Acceptable Food Groups:

FOOD GROUPALLOWEDNOT ALLOWED
Meat, Poultry, Eggs, FishNon-breaded meat, poultry, fishBreaded meat, poultry, fish
DairyLow-lactose such as most cheeses and certain milk alternativesHigh-lactose dairy such as milk, ice cream, sour cream
GrainsQuinoa, millet, most gluten-free products, rice, corn flourRye, bran, barley, wheat
LegumesSmall amounts of chickpeas, edamame, lentils, extra firm tofu, etc.Most legumes like black beans, kidney beans, split peas, etc.
Nuts/SeedsMost are okay is small portionsPistachios, cashews
VegetablesBell pepper, zucchini, tomato, spinach, carrots, etc.Garlic, cauliflower, onion, asparagus, etc.
FruitsLIMITED portions of SOME fruits such as grapes, strawberries, oranges, etc.SOME fruits such as apple, watermelon, mango, etc.

** For a more comprehensive list visit the Monash University website or download their App

Research Consensus:

The Low FODMAP diet has been shown effective in improving symptoms in up to 70% of patients with IBS, especially diarrhea predominant IBS (1).  Despite a lack of studies evaluating the effectiveness of a low FODMAP diet for individuals with SIBO, there is a high prevalence of SIBO in IBS patients (2).  This strong correlation explains why a low FODMAP diet is commonly used for SIBO, especially when the individual presents with IBS-like symptoms.

Pros:

  • Shown to be effective for symptom management in IBS
  • Less restrictive than other SIBO diets
  • Wealth of information and recipes available online
  • Provides framework for reintroducing FODMAP foods

Cons:

  • Long-term adherence may increase risk for negative health outcomes if not executed properly (3)
    • Deficiency of certain nutrients
    • Potential harm to diversity of helpful gut bacteria

2. Specific Carbohydrate Diet (SCD)

The Specific Carbohydrate Diet (SCD) was developed by researcher Elaine Gottschall and Dr. Sidney Haas over 50 years ago and has been used extensively in the management of various forms of bowel disease such as Crohn’s, ulcerative colitis, celiac disease, diverticulitis, cystic fibrosis, and chronic diarrhea.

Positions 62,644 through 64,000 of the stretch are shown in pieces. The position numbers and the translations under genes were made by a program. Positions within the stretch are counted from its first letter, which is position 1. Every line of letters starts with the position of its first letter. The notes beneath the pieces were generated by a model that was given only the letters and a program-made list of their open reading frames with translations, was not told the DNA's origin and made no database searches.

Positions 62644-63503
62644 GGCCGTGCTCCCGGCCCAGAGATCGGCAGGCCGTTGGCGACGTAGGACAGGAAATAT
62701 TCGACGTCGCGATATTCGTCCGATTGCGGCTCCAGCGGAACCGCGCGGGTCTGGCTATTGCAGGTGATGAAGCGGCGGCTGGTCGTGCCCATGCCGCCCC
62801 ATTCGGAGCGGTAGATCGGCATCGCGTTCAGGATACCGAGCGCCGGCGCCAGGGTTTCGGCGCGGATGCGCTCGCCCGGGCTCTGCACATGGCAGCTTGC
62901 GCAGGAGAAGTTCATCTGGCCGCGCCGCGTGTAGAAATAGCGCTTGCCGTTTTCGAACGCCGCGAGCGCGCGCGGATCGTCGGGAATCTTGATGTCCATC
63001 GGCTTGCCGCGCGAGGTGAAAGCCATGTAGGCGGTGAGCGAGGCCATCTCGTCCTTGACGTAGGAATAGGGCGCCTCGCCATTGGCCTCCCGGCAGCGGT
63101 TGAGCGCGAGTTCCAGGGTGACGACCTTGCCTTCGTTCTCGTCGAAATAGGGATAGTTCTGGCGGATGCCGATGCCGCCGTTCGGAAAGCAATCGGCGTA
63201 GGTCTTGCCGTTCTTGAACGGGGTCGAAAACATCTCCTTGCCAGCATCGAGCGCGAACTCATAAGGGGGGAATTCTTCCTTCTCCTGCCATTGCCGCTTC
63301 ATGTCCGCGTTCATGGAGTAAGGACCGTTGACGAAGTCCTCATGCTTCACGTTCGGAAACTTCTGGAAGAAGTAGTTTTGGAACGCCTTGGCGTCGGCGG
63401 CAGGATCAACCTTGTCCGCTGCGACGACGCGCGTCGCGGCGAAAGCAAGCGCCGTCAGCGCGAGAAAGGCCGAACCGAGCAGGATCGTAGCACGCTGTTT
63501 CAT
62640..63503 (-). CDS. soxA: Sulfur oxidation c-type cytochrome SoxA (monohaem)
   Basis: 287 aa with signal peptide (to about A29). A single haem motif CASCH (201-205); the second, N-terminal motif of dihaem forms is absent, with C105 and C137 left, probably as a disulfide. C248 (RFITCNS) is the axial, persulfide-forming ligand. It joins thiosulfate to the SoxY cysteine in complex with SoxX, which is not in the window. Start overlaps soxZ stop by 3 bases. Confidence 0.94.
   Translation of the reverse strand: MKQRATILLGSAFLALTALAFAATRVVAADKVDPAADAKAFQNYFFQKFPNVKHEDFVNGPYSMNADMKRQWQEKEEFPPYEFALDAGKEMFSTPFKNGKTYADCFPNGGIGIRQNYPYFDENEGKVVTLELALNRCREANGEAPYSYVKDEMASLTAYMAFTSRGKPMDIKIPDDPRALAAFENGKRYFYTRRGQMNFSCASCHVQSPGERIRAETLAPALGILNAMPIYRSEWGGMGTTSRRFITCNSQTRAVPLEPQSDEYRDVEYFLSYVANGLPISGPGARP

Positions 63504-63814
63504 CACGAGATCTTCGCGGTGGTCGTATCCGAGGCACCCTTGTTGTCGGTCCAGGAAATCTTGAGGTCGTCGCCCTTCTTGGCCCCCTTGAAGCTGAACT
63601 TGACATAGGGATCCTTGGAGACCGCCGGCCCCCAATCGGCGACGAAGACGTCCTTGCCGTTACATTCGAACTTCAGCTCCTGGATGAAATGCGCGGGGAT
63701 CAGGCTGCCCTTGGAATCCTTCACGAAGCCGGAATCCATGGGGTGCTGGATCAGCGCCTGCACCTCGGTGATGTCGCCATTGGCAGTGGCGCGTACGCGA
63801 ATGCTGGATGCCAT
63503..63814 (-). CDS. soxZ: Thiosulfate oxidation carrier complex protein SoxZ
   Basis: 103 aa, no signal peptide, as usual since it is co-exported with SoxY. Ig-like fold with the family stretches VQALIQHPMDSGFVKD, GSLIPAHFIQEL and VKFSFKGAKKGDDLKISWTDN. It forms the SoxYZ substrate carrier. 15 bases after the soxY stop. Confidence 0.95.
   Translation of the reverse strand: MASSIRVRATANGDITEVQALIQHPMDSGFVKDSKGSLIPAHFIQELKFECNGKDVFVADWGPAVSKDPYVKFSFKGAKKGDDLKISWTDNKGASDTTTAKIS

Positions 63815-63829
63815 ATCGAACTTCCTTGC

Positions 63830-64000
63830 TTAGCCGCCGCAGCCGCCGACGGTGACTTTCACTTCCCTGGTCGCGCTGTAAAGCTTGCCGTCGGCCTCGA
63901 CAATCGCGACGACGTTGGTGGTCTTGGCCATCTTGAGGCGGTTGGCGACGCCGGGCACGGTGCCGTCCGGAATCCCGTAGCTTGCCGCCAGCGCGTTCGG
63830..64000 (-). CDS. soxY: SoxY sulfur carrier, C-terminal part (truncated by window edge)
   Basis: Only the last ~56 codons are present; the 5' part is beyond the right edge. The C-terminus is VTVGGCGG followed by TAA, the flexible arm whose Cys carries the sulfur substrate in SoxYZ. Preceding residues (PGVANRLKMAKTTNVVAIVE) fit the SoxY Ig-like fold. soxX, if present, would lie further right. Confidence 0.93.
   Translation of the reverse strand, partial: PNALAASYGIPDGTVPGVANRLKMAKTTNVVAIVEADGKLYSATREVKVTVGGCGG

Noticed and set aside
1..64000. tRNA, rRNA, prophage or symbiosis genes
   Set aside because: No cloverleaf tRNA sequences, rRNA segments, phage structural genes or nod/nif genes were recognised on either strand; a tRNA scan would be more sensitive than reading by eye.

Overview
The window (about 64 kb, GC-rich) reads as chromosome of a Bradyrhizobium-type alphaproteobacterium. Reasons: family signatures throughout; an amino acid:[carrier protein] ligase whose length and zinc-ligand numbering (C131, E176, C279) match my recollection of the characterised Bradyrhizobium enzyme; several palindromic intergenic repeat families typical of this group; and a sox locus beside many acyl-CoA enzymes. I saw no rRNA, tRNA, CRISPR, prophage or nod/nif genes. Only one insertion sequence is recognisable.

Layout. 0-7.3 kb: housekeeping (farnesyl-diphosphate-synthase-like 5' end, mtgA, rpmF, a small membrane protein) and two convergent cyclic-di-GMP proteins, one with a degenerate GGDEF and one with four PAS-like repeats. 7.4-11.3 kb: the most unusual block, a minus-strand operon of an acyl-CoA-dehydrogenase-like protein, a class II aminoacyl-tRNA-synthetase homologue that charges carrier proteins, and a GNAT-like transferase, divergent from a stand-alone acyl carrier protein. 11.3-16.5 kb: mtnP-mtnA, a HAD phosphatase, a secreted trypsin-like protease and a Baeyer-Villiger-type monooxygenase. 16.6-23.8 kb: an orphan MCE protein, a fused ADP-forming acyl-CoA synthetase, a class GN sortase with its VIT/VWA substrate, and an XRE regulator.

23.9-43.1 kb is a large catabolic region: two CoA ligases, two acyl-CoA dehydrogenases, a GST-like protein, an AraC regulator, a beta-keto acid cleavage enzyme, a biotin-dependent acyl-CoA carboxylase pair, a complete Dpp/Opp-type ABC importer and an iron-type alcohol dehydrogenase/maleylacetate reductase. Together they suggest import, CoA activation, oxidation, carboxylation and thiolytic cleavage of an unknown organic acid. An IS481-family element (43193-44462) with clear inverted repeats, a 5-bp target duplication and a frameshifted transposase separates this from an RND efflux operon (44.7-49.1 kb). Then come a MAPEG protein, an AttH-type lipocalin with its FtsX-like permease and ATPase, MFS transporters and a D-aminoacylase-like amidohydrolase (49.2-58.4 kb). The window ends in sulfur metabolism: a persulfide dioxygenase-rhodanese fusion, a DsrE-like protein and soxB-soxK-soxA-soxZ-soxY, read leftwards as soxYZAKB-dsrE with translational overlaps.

Monosaccharides (simple carbohydrates which are easily absorbed through the intestinal wall) are allowed.  Complex carbohydrates such as disaccharides and polysaccharides (which must undergo a more extensive digestive breakdown prior to absorption) are not allowed.

The premise of this diet is to limit certain carbohydrates based on their molecular structure.   

Acceptable Food Groups:

Essentially this eliminated intake of most starches and grains.

FOOD GROUPALLOWEDNOT ALLOWED
Meat, Poultry, Eggs, FishUnprocessed meat, poultry, eggs, fishProcessed, canned, or breaded meat, poultry, eggs, fish
Dairy24-hour fermented yogurt, butter, aged cheesesProcessed dairy and fresh cheeses such as feta, mozzarella, etc.
GrainsNONEALL
LegumesSOME legumes such as lentils, peas, black beans, etc.SOME legumes such as bean sprouts, garbanzo, soybeans
Nuts/SeedsMost nuts/seeds such as cashews, almonds, raw walnuts, etc.Nuts/seeds with added spices or starch/sugar coatings
VegetablesFresh or frozen non-starchy veggies such as cucumber, broccoli, garlic, etc.Canned and starchy veggies such as yams, parsnips, etc.
FruitsALL fresh, frozen, or dried fruit with no added sugarFruits with added sugar

** For a more comprehensive list visit Breaking the Vicious Cycle Legal/Illegal List

Research Consensus:

Although there has been some evidence of benefit in patients with Inflammatory Bowel Disease (IBD), the SCD has not been exclusively studied in IBS or SIBO (4).  Regardless, the SCD is often used with SIBO due to its potential to reduce intestinal inflammation, improve nutrient absorption, and bring about balance to the bacteria in the gut (5).

Pros:

  • Shown to be effective for patients with IBD
  • Beneficial in the case of severe inflammation or damage to the gut lining

Cons:

  • Highly restrictive with the elimination of an entire food group
  • May increase long-term risk of energy and nutrient deficiency if not executed properly